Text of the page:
From my point of view, I’ve always said we are not in favour of compulsory levy; we are in favour of a voluntary insurance option but also with a partnership component. I don’t think it is a stretch to say for us to start thinking now about how we can combine the concept of the partnership between the individual and the state, plus voluntary insurance mechanisms, could be the basis for thinking about what that long-term reform looks like. But I’m very happy with my colleagues to see how we go about that process. And there may be advantage, as the Liberal Democrats recommended, of seeking to derive some idea about what is sustainable for the long term by asking for some independent work to be done on that.

But I think that’s actually - when you look at a lot of other things which we might come to talk about, on things like the reduction of the regulatory burdens on the health service and the bureaucratic burden, the whole top down target culture and how that impacts on the Health Service, the need to focus on greater devolved decision making in the National Health Service, all of those things, actually I think Norman Lamb and I were talking in much the same kind of terms.

Sir Hugh Taylor: Thanks. I think Alistair, you’re MC up in Leeds, I think we’ve got a question from Carolyn Heaney. Carolyn, would you through Alistair like to ask your question?

Alistair: Yeah, you can hear me?

Sir Hugh Taylor: Yeah.

Alistair: Good afternoon from the Leeds side, very pleased that Secretary of State is paying a visit tomorrow; that went down really well here. We’ve got a packed room, a very good turnout in the sort of current climate so - and we have an overspill. But I’ll pass you on to Carolyn.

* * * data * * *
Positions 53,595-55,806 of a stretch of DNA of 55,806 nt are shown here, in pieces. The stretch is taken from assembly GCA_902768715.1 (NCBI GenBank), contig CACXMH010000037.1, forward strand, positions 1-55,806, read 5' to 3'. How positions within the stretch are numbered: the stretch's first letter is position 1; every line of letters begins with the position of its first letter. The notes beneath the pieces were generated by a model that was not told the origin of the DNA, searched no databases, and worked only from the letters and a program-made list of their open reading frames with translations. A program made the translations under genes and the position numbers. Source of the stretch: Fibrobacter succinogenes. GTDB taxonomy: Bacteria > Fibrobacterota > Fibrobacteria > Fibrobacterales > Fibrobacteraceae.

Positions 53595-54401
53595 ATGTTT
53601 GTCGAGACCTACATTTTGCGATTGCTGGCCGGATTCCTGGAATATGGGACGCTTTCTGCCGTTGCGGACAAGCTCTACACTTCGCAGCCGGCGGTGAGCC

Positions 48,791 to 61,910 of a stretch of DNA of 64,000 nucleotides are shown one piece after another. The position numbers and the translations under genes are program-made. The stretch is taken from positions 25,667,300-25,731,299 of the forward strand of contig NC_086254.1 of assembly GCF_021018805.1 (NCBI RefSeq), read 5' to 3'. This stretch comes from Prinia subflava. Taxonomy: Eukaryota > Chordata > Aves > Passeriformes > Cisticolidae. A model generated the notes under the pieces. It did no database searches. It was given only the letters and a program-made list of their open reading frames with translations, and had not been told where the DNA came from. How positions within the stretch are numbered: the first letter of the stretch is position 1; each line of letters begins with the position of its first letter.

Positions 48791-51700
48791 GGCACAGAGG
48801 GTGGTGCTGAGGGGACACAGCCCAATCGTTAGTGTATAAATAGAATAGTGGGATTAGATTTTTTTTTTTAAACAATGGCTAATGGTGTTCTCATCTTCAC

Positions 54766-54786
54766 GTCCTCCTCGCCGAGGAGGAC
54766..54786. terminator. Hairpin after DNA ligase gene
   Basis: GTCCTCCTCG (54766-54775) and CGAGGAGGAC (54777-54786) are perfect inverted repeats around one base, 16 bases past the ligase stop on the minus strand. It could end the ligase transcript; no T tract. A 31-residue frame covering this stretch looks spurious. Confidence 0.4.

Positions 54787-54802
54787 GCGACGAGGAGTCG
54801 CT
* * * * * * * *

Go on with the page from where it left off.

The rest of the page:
Carolyn Heaney: Okay, thanks. I don’t know whether you can actually see me but I wanted to ask you a question about the Prime Minister’s vision for a big society. I in my role, which has been to promote the role of voluntary organisations and voluntary action in health and social care, I can see potential synergies between a big society agenda and the government’s objectives for health and social care services, and the role that those organisations might play. I wondered if you could share with us your early thoughts on what the vision for a big society means in the context of health and social care, and your priorities for it. And where do you see the most potential for big society to manifest itself?

Andrew Lansley: Carolyn, thank you very much. I look forward to seeing you tomorrow all being well. There’s an awful lot potentially in answer to that. Let me just isolate I think some of the key points. The first is this: if we are going to achieve the kind of big society that we have been advocating, that kind of engagement of families and communities and the voluntary sector and the charitable sector - and indeed the private sector - is going to be instrumental in delivering improved public health outcomes.